Businesses planning strategic reviews after referendum result say Bank of England’s agents

20th July 2016


The Bank of England’s agents have found that many firms are taking a business as usual approach to the economy but they are planning strategic reviews in the wake of the referendum.

The survey, in which the Bank’s agents talk to businesses across the country, found that the annual rate of activity growth had remained moderate and little changed in the month up to the EU referendum.

Consumer spending and construction output growth had eased a little, offset by a pickup in manufacturing growth from a low base and there had been further signs of uncertainty leading to delays in decision-taking, including on capital spending, hiring and property investment.

It found that following the EU referendum, business uncertainty had risen markedly. Many firms had only just begun to formulate new business strategies in response to the vote and, for the time being, were seeking to maintain ‘business as usual’.

A majority of firms spoken with did not expect a near-term impact from the result on their investment or staff hiring plans. But around a third of contacts thought there would be some negative impact on those plans over the next twelve months. As yet, there was no clear evidence of a sharp general slowing in activity.

The Bank says the Agents have increased the intensity of their intelligence gathering following the EU referendum — in particular by speaking with contacts at larger companies — to understand how businesses are responding, or plan to respond, to the result. This box summarises the intelligence gathered so far.

Many contacts planned to undertake strategic reviews of their operations over the coming months in light of the vote. For many, the result of the referendum was a shock; few had contingency plans and so for the time being were in a mode of seeking to maintain ‘business as usual’.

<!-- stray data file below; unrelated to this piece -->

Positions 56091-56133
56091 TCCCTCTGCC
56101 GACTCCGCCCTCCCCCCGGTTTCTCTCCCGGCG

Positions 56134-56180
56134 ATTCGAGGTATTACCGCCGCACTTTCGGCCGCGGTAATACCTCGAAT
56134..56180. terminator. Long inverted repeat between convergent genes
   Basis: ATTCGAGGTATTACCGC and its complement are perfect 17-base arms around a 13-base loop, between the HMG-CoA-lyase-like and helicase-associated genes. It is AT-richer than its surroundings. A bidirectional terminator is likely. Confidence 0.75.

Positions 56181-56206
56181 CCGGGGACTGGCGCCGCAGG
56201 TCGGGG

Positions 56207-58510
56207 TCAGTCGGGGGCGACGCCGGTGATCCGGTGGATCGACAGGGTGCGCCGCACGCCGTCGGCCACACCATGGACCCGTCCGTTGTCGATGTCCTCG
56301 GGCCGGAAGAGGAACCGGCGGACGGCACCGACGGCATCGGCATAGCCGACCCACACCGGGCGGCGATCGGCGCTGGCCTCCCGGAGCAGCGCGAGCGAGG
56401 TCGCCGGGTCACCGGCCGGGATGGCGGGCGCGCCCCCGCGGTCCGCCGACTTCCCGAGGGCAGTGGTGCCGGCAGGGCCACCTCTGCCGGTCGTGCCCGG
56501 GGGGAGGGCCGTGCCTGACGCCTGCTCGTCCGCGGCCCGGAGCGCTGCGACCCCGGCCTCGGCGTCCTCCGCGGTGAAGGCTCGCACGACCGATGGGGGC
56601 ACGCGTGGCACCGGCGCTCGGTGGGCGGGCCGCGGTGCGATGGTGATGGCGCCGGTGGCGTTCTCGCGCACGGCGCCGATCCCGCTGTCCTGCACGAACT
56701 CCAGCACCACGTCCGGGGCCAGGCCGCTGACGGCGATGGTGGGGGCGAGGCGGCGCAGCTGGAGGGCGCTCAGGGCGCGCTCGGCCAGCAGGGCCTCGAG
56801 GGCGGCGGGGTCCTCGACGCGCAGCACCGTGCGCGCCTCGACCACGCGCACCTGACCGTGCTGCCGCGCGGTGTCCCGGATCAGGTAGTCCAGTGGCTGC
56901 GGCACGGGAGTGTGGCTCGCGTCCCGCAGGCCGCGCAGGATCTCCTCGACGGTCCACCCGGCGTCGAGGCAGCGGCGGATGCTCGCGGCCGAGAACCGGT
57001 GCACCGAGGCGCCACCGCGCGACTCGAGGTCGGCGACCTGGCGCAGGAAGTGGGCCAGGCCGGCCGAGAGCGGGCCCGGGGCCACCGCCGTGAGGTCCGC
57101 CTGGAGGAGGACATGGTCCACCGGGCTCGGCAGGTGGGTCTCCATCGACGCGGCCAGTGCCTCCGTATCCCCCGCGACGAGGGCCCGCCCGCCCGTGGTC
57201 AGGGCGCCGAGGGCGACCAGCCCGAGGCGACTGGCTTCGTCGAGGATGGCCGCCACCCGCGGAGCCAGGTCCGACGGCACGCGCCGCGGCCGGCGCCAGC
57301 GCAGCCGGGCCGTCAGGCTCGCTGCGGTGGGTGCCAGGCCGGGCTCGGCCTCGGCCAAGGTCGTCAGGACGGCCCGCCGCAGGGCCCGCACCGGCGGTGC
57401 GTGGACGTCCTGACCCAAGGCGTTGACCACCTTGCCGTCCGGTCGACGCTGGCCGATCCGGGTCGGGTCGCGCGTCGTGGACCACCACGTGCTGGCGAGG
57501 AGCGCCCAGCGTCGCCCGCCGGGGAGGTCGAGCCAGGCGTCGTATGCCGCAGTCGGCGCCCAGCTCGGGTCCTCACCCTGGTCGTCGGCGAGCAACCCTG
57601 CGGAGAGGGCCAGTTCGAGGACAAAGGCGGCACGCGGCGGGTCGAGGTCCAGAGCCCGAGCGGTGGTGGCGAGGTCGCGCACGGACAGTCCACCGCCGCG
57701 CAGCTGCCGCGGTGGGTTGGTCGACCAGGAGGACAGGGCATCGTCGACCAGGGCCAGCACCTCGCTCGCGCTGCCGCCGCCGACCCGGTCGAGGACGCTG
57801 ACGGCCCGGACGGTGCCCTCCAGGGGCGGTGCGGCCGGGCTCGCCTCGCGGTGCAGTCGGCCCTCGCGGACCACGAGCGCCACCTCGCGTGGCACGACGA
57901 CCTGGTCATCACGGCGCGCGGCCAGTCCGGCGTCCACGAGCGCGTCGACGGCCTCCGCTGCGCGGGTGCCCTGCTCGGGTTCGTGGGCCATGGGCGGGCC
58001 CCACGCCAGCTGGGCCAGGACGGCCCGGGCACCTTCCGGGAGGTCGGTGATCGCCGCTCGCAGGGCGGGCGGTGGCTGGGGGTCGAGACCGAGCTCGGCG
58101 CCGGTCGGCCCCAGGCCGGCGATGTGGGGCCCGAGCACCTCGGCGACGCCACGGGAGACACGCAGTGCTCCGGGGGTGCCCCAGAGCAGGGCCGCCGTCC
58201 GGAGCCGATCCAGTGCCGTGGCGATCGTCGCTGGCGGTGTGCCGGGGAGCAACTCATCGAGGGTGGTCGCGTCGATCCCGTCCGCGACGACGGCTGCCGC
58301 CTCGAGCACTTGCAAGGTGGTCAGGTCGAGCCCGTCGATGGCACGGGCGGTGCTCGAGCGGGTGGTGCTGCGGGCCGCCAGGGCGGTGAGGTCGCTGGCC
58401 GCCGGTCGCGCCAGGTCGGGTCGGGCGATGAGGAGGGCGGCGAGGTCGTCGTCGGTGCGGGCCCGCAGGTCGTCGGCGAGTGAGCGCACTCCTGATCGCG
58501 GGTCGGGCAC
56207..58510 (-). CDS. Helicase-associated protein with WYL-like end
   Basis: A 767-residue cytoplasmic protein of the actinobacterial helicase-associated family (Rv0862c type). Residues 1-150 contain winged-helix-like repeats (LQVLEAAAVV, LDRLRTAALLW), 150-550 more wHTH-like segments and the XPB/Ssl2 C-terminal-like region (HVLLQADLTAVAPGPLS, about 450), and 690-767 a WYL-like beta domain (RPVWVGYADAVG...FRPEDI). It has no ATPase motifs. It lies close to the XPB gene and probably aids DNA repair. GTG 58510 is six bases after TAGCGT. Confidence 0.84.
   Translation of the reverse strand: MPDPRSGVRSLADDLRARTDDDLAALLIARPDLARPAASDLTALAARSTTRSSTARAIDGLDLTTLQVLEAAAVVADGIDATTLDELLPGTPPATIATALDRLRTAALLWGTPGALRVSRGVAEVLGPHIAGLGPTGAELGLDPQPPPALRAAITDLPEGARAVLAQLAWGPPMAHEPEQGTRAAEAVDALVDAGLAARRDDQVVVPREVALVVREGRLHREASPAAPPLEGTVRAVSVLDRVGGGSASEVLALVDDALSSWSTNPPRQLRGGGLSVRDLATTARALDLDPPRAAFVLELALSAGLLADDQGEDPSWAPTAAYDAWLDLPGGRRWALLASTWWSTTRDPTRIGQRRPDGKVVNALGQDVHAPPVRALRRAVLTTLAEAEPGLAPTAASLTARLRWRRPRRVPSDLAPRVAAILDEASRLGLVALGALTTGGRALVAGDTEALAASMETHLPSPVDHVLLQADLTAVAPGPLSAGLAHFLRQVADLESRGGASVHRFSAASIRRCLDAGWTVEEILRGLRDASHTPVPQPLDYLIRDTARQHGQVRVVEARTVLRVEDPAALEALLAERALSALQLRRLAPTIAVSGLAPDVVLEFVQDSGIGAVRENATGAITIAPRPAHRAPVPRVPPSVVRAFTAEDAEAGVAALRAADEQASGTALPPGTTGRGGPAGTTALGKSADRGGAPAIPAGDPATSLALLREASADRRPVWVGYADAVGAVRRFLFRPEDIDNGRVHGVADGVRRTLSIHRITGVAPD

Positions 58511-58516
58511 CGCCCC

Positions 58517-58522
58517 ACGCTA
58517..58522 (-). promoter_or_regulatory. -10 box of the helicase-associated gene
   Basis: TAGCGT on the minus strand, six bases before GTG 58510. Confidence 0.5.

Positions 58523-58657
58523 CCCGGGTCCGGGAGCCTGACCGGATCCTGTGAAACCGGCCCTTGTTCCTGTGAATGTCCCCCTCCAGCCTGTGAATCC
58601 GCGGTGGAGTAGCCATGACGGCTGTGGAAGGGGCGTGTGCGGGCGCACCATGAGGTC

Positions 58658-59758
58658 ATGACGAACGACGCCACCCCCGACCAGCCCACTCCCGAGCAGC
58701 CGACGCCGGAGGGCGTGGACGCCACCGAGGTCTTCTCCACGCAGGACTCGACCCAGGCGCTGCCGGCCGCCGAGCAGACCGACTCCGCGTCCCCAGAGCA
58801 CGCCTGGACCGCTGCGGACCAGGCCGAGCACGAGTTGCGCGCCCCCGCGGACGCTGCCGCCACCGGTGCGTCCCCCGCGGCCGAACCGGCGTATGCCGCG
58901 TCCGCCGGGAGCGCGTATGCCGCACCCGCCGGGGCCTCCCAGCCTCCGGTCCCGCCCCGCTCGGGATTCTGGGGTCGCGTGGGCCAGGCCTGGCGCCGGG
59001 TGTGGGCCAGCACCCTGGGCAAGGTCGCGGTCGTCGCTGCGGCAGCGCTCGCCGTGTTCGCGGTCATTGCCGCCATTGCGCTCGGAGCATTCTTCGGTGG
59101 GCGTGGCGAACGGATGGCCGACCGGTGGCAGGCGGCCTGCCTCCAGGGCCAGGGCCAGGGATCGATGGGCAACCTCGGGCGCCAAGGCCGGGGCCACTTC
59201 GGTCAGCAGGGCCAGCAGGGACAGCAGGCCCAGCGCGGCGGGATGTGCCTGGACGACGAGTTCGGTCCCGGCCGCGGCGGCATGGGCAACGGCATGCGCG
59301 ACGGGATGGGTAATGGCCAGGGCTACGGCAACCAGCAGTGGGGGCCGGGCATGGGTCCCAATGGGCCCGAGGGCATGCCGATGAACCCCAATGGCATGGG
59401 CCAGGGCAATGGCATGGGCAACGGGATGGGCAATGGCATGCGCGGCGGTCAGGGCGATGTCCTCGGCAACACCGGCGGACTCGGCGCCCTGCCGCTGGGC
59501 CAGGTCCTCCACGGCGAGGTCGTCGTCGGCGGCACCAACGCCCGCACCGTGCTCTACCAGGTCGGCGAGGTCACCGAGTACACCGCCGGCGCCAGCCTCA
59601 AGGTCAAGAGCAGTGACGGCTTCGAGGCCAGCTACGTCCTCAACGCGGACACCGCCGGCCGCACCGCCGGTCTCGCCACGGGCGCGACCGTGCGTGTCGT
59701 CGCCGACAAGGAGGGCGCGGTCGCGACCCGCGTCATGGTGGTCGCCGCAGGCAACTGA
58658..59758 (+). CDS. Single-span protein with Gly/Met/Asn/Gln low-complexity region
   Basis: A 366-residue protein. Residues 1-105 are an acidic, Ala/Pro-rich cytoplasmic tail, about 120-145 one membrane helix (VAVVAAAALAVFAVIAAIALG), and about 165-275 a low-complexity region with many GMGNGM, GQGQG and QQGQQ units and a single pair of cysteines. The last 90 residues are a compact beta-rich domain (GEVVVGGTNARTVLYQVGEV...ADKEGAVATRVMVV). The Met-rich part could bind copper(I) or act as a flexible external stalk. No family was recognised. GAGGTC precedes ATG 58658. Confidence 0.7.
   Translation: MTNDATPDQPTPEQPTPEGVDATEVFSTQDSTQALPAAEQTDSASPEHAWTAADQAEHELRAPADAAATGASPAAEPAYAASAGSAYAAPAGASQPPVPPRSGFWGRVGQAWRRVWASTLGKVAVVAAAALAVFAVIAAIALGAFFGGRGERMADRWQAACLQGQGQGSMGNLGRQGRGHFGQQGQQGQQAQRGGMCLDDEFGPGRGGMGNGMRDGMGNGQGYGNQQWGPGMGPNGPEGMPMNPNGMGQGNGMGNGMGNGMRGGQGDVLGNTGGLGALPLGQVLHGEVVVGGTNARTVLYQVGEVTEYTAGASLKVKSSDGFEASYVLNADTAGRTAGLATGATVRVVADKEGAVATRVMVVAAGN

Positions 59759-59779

Uncertainty had risen and many felt there was a lack of information on which to base major decisions and that information might only become available with a considerable lag as future trading relations became clearer. As yet, there were few suggestions of disinvestment, such as exiting the United Kingdom in the near term, but there were a few reports of planned foreign direct inward investment being postponed.

A number of companies were considering alternative European locations for aspects of their business, and some contacts within large international firms expected their continental European operations to receive a greater share of future investment than their UK ones. But some contacts mentioned the possibility of moving production back to the United Kingdom, or increasing the domestic sourcing of products, in light of sterling’s fall.

The outlook for investment was uncertain. The majority of firms spoken with did not expect a near-term impact from the referendum result on their capital spending. But around one third expected some negative effects over the next twelve months, with reports of a ‘risk off’ approach to expenditures and some imminent plans for spending slipping.